How much did Bristol shape your understanding of dance and music?
At 18, I moved to Bristol, and immediately, I could gauge why great music continues to emerge from here (Massive Attack, Portishead). It’s a creative, left-thinking place. The city is, somewhat isolated from other scenes in the UK, so music and culture has been able to develop uniquely. This was evident with the B-Boying scene. It was proud of its identity and its diverse influences. Bristol also has a strong film and graphic industry, and mixing among artists from these fields inevitably led me to think of art in a multi-disciplinary way. This offered me the networks, confidence and skills to create White Caps that draws from and has incorporated diverse artistic elements.
How much has changed since you began B-Boying?
In the 15 years since I’ve been B-Boying, the change has been massive. In the late 1990s, it was an underground movement in the UK; it wasn’t on TV, or the adverts, and B-Boys were few. Back then people learnt moves and styles from those around them — before YouTube arrived. The technical ability was lower, partly due to lack of access so people were less all-rounded and more specialised in characteristics or moves. In the last five years, B-Boying has exploded as a popular dance form; everyone has access to lessons and the Internet and what the rest are doing. Naturally, technical levels have risen. But B-Boying, these days is more all-rounded, with different styles. But there is a balance of good and bad in this resurgence. Another significant development has been its movement onto stage. This is challenging as it renegotiates its place with a new setting, and audience.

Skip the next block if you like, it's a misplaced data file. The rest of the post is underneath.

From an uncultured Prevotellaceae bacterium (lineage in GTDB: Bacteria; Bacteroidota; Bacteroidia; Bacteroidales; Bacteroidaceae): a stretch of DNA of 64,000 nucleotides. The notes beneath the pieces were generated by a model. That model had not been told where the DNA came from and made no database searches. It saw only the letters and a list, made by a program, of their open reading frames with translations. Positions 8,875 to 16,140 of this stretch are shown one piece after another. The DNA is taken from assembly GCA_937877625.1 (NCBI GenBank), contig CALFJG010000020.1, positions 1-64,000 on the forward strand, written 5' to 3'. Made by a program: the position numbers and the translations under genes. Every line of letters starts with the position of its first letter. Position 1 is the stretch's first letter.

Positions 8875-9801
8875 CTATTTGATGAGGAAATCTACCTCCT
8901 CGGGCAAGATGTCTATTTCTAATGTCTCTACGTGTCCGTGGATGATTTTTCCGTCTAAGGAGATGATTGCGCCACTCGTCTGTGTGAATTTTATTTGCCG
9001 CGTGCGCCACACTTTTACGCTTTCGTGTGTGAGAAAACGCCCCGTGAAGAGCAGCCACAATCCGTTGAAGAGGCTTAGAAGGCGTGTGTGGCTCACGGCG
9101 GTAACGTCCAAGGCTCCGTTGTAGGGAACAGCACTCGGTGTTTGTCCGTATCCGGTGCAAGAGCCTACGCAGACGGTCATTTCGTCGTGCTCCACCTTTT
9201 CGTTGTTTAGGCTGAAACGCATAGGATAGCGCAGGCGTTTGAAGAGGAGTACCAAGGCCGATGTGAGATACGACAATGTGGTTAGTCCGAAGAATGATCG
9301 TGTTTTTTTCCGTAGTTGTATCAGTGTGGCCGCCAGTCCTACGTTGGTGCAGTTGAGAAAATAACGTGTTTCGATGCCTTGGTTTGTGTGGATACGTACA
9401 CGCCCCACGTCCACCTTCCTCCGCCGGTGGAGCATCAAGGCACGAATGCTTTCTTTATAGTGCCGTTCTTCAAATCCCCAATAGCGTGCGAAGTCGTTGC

What can Mumbai expect from the White Caps?
The show is called White Caps. It’s presented in film form where the entire show is framed in a cinema-like surrounding. The story is narrated through a mix of live dance on stage and film, projected in front of performers on a gauze (netted fabric that gets transparent when lit from behind). It’s shot in natural environs that contrast with the barren abstract staging for live sections. The root emerges from B-Boying, but the narrative deals with
vulnerability, shame, companionship and aggression. So, it presents a wide range of emotions that aren’t often approached with this dance form. This is also prominent in the emotional score by seven composers who drew from different genres.
Champloo will perform on February 9, at Cross Maidan, Churchgate.
White Caps is the finale to Impulse, British Council India’s season of Contemporary dance.
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